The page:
Prinicpal Investigator of SLU’s transformation platform for the production of transgenic plants, mainly Arabidopsis.
Coordinator during 2011 and now additional member of the Steering Committee of the Linnean Centre for Plant Biology in Uppsala.
I also represent SLU as a member of PlantLink’s Steering Committee.
Department of Plant Biology and Forest Genetics, SLU
Cooperation and extension at SLU
Linnean Centre for Plant Biology
Forskarbloggen (SLU’s research blog, some entries are in English)
Sundström, J. F., Vaculova, A., Smertenko, A. P., Savenkov, E. I., Golokov, A., Minina, E., Tiwari, B. S., Rodriquez-Nieto, S., Zamyatnin, A. A., Välineva, T., Saarikettu, J., Frilander, M. J., Suarez, M.F., Zavialov, A., Ståhl, U., Hussey, P. J., Silvennoinen, O., Sundberg, E., Zhivotovsky, B. & Bozhkov, P. V. (2009). Tudor staphylococcal nuclease is an evolutionarily conserved component of the programmed cell death degradome. Nature Cell Biology, 11(11), 1347-1354.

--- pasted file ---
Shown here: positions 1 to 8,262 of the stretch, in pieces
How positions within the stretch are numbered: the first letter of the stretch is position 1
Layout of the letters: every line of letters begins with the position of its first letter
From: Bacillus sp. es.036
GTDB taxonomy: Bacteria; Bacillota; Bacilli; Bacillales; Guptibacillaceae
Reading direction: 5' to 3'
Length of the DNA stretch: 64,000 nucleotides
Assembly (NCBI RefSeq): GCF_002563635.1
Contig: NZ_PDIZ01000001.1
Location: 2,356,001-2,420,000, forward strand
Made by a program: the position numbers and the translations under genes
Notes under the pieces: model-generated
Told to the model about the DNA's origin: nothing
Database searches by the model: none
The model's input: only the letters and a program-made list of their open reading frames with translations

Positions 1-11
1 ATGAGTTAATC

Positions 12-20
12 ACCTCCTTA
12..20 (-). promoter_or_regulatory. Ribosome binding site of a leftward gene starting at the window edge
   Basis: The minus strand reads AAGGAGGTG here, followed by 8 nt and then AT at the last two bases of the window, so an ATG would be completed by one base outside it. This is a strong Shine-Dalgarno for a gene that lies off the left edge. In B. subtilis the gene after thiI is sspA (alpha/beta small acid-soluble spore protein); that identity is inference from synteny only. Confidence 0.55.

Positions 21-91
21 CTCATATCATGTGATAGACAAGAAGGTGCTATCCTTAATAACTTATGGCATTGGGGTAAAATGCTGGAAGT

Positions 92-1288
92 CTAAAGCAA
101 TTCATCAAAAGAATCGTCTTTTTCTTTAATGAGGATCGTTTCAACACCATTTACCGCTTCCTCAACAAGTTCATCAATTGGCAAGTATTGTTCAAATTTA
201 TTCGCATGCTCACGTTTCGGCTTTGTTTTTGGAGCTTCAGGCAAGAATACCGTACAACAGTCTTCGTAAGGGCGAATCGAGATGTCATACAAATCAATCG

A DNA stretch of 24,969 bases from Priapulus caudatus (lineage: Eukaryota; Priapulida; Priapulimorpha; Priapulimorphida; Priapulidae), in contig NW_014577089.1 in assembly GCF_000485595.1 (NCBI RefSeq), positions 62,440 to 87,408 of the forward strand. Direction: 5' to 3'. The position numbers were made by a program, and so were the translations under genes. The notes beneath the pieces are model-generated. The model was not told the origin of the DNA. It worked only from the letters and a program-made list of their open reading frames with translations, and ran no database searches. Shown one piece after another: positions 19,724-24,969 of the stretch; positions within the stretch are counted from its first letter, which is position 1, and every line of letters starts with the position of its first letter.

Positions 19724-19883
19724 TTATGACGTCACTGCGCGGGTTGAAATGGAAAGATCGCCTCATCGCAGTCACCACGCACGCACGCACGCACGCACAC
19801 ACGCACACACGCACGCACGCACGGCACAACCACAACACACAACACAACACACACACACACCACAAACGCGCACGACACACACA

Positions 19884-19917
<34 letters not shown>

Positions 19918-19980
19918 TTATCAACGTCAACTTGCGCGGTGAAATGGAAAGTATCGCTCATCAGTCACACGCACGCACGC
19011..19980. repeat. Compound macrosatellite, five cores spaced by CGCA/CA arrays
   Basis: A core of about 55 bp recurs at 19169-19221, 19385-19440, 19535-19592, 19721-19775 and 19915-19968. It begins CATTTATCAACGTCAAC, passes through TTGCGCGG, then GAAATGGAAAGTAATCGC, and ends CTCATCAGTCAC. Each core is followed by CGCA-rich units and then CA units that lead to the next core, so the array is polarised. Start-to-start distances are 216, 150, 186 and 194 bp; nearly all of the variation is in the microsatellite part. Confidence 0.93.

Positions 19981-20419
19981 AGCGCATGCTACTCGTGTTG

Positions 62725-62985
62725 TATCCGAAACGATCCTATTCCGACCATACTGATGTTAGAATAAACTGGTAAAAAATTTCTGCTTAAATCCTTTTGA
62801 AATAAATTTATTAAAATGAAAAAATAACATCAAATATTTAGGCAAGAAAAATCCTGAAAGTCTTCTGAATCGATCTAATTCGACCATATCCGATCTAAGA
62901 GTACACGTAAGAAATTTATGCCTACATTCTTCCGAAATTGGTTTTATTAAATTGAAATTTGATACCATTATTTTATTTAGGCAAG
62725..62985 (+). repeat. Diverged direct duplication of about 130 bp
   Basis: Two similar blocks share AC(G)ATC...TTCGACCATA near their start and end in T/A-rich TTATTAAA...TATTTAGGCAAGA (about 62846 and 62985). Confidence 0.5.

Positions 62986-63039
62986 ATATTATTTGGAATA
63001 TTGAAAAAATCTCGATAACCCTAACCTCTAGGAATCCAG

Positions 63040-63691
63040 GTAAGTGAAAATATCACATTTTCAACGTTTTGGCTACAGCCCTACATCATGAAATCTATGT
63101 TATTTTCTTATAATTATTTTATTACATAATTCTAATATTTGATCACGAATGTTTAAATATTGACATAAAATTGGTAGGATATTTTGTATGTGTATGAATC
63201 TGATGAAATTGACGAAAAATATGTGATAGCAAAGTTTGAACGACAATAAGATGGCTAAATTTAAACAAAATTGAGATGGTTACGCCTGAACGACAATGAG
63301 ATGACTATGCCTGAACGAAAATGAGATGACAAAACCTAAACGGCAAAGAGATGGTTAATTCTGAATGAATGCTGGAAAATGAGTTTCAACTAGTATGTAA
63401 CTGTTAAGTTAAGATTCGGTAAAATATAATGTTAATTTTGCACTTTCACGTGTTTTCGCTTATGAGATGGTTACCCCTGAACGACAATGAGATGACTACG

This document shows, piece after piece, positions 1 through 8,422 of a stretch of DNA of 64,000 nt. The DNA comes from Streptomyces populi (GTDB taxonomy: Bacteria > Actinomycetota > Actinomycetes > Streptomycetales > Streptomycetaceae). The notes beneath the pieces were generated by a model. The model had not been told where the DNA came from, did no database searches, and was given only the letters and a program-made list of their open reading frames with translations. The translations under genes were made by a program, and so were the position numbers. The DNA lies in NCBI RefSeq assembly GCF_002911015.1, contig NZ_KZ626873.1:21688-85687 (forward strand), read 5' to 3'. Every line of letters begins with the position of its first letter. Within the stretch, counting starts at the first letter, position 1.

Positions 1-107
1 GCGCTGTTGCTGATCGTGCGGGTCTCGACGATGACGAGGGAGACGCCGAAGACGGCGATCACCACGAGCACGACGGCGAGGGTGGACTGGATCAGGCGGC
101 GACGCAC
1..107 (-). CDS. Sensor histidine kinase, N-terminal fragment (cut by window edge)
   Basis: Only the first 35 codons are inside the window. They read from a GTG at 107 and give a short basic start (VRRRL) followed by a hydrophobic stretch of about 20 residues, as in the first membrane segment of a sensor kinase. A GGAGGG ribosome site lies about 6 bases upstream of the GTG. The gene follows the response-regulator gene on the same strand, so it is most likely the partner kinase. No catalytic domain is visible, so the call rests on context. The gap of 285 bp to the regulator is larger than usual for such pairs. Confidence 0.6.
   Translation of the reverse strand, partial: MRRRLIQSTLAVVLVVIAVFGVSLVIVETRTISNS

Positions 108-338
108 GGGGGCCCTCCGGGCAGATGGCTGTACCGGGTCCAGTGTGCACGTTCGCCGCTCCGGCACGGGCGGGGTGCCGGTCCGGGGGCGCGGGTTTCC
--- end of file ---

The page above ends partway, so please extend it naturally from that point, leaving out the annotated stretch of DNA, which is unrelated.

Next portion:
Karlgren, A., Carlsson, J., Gyllenstrand, N., Lagercrantz, U. & Sundström, J. F. (2009). Non-radioactive in situ hybridization protocol applicable for Norway spruce and a range of plant species. Journal of visualized experiments JoVE, (26), 1-13.
Sundström, J. F., Nakayama, N., Glimelius, K. & Irish, V. F. (2006). Direct regulation of the floral homeotic APETALA1 gene by APETALA3 and PISTILLATA in Arabidopsis. The Plant Journal, 46(4), 593-600.
Alderborn, A., Sundström, J., Soeria-Atmadja, D., Sandberg, M., Andersson, H. C. & Hammerling, U. (2010). Genetically modified plants for non-food or non-feed purposes: straightforward screening for their appearance in food and feed. Food and chemical toxicology: an international journal published for the British Industrial Biological Research Association, 48(2), 453-64.
Fagerström, T., Dixelius, C., Magnusson, U. & Sundström, J. F. (2012). Stop worrying; start growing – Risk research demonstrated that genetically modified crops are as safe as conventionally bread crops; it is time to start reaping the benefits of GM. EMBO reports. 13(6), 493-97.
Dixelius C, Fagerström T, Sundström JF. (2012). European agricultural policy goes down the tubers. Nat Biotechnol., 30(6):492-3.